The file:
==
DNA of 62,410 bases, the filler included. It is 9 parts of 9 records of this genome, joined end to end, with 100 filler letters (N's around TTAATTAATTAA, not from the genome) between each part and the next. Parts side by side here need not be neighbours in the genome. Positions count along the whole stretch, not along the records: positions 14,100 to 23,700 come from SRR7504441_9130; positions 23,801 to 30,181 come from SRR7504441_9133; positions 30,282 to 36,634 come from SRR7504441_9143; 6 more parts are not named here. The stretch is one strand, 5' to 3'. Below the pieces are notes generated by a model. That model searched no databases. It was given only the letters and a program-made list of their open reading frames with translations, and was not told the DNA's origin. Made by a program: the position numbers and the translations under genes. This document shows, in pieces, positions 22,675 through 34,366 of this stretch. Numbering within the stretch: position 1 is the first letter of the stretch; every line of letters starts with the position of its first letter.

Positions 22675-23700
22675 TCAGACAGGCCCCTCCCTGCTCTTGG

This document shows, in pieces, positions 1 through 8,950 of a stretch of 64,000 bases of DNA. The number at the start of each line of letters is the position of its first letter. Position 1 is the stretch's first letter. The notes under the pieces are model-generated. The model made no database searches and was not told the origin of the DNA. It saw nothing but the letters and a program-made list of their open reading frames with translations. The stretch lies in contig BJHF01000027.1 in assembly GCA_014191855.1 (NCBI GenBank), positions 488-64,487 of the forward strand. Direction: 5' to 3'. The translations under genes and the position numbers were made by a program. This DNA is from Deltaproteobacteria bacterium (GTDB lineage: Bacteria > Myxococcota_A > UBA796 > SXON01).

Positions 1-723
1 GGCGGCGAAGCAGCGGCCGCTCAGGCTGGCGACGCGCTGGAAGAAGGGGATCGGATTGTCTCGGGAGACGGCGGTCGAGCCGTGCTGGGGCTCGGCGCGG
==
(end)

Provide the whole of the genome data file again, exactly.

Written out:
DNA of 62,410 bases, the filler included. It is 9 parts of 9 records of this genome, joined end to end, with 100 filler letters (N's around TTAATTAATTAA, not from the genome) between each part and the next. Parts side by side here need not be neighbours in the genome. Positions count along the whole stretch, not along the records: positions 14,100 to 23,700 come from SRR7504441_9130; positions 23,801 to 30,181 come from SRR7504441_9133; positions 30,282 to 36,634 come from SRR7504441_9143; 6 more parts are not named here. The stretch is one strand, 5' to 3'. Below the pieces are notes generated by a model. That model searched no databases. It was given only the letters and a program-made list of their open reading frames with translations, and was not told the DNA's origin. Made by a program: the position numbers and the translations under genes. This document shows, in pieces, positions 22,675 through 34,366 of this stretch. Numbering within the stretch: position 1 is the first letter of the stretch; every line of letters starts with the position of its first letter.

Positions 22675-23700
22675 TCAGACAGGCCCCTCCCTGCTCTTGG

This document shows, in pieces, positions 1 through 8,950 of a stretch of 64,000 bases of DNA. The number at the start of each line of letters is the position of its first letter. Position 1 is the stretch's first letter. The notes under the pieces are model-generated. The model made no database searches and was not told the origin of the DNA. It saw nothing but the letters and a program-made list of their open reading frames with translations. The stretch lies in contig BJHF01000027.1 in assembly GCA_014191855.1 (NCBI GenBank), positions 488-64,487 of the forward strand. Direction: 5' to 3'. The translations under genes and the position numbers were made by a program. This DNA is from Deltaproteobacteria bacterium (GTDB lineage: Bacteria > Myxococcota_A > UBA796 > SXON01).

Positions 1-723
1 GGCGGCGAAGCAGCGGCCGCTCAGGCTGGCGACGCGCTGGAAGAAGGGGATCGGATTGTCTCGGGAGACGGCGGTCGAGCCGTGCTGGGGCTCGGCGCGG